Stats Made Easy

Practical Tools for Effective Experimentation

Sunday, March 16, 2008

How to explain a statistical interval confidently

My youngest daughter, being a glutton for punishment like her father, is struggling on the stretch run of her senior year in high school with three AP (advanced placement) college-level classes, one of which is Statistics. That means more fun for me trying to answer questions she has about her homework, many of which are very tricky.

Possibly the most perplexing thing to learn is how one should express a confidence interval. For example, this month’s issue (#49) of Stats, “the magazine for students of statistics,” states this common misconception: “After you compute a 95% confidence interval for the mean, you can say the probability is 95% that it contains the population mean.” *

I confess that after learning statistics on the job as chemical engineer in the 1970s, I would have agreed with this statement. It wasn’t until the advent of applets allowing one to simulate any number of random samples taken from a normal population and generating confidence intervals that I literally saw how they really worked.

For example, see the screen shot taken the tenth time I took one-hundred random samples of 5 using an applet programmed by my oldest son.** I got lucky on this run by missing the true mean of 50 only the expected 5 times out of one hundred (the red intervals). However, the total of 954 successes on the total of one thousand trials reflects the nature of statistics nearly always being a bit off true kilter. The varying results, albeit somewhat unnerving like any natural variations (deterministic outcomes being much more comforting!), are very instructive for statistical concepts like confidence intervals.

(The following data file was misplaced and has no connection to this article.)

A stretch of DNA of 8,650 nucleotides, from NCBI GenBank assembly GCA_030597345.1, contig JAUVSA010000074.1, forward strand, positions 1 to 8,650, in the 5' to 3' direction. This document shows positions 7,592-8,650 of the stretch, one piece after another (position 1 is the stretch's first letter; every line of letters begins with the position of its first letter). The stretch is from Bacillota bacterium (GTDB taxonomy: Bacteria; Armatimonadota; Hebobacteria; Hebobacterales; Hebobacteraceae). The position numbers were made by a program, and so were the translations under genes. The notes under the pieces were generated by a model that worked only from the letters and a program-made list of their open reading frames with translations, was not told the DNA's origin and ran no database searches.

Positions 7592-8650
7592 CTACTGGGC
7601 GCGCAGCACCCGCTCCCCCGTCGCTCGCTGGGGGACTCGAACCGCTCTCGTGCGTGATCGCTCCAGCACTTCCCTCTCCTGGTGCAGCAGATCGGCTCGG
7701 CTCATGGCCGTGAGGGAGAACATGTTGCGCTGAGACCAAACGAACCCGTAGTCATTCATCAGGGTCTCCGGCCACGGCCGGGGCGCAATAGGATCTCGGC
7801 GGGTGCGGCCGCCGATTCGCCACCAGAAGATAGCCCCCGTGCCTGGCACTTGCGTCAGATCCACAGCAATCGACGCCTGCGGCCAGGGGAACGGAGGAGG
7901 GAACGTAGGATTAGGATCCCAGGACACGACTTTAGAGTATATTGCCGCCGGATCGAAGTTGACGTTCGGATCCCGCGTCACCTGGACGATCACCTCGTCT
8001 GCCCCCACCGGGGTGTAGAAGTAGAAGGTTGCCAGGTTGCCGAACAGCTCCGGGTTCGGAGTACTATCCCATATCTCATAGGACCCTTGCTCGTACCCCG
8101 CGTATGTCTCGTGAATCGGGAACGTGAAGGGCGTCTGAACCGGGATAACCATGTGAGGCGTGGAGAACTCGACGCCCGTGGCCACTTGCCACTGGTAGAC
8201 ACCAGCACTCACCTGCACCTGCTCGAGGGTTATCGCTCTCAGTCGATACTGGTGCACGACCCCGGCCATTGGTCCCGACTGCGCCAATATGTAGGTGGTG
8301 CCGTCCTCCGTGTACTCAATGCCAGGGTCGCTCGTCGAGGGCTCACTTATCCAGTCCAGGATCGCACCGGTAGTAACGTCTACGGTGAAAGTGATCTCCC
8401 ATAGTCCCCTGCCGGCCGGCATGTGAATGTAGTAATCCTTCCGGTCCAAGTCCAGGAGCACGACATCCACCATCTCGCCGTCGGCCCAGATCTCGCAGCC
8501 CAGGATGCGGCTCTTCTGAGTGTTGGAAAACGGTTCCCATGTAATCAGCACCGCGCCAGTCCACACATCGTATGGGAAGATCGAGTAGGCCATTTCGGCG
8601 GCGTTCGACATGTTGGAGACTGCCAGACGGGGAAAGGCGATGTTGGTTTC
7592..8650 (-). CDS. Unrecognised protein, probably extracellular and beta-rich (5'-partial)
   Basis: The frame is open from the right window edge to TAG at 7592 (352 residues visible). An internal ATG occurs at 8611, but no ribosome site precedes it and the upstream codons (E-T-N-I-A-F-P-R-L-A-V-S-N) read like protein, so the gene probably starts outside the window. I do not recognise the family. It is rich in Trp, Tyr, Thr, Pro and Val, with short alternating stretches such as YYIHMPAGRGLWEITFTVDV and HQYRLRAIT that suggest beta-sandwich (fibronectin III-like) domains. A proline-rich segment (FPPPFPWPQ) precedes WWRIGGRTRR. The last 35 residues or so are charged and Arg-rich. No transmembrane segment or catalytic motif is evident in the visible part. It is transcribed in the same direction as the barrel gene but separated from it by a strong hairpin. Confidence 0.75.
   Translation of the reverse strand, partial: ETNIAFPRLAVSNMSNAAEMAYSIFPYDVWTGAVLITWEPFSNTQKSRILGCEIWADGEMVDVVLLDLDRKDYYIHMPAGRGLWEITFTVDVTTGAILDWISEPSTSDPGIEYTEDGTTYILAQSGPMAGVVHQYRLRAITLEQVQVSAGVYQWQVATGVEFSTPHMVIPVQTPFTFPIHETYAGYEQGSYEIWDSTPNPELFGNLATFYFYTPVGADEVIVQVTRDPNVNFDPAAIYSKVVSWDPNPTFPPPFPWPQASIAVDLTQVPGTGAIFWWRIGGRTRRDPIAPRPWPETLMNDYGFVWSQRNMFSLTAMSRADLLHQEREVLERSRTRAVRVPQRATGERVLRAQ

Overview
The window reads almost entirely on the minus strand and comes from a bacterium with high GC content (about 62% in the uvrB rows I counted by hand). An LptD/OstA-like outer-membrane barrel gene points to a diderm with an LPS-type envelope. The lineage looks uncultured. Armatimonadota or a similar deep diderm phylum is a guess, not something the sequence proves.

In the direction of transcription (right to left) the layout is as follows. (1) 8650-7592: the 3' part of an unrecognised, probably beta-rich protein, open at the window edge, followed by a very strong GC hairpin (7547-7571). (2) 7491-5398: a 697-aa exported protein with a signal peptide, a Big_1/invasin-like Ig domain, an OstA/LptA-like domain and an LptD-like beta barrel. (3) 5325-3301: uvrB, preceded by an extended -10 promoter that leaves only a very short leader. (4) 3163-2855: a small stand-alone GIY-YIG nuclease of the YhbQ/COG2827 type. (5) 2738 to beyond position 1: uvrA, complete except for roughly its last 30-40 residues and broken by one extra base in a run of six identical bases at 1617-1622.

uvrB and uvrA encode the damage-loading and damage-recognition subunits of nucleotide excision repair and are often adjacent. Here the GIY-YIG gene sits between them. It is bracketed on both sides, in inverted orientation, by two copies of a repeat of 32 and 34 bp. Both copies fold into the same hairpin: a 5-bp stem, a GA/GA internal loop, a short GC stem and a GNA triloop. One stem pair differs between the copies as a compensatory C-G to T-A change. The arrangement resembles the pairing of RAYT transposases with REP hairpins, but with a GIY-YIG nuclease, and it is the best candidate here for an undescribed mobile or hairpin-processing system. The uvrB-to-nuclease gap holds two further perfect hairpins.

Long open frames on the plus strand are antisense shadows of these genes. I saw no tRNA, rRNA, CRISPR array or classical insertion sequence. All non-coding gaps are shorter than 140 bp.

For a great discussion on how to properly describe a confidence interval see this thread posted at the Math Forum of Drexel University by Doctor Wilko (aka Dr. Math). It may help you from falling into this particular trap, one of many as noted in the Stats article, that riddle the field of statistics. Be careful out there!

*(Jessica Utts interview with Jackie Miller titled “Busting Statistical Myths,” page 10.)

**(Stat-Ease provides this applet and others to students of its Statistics for Technical Professionals workshop.)


Post a Comment

<< Home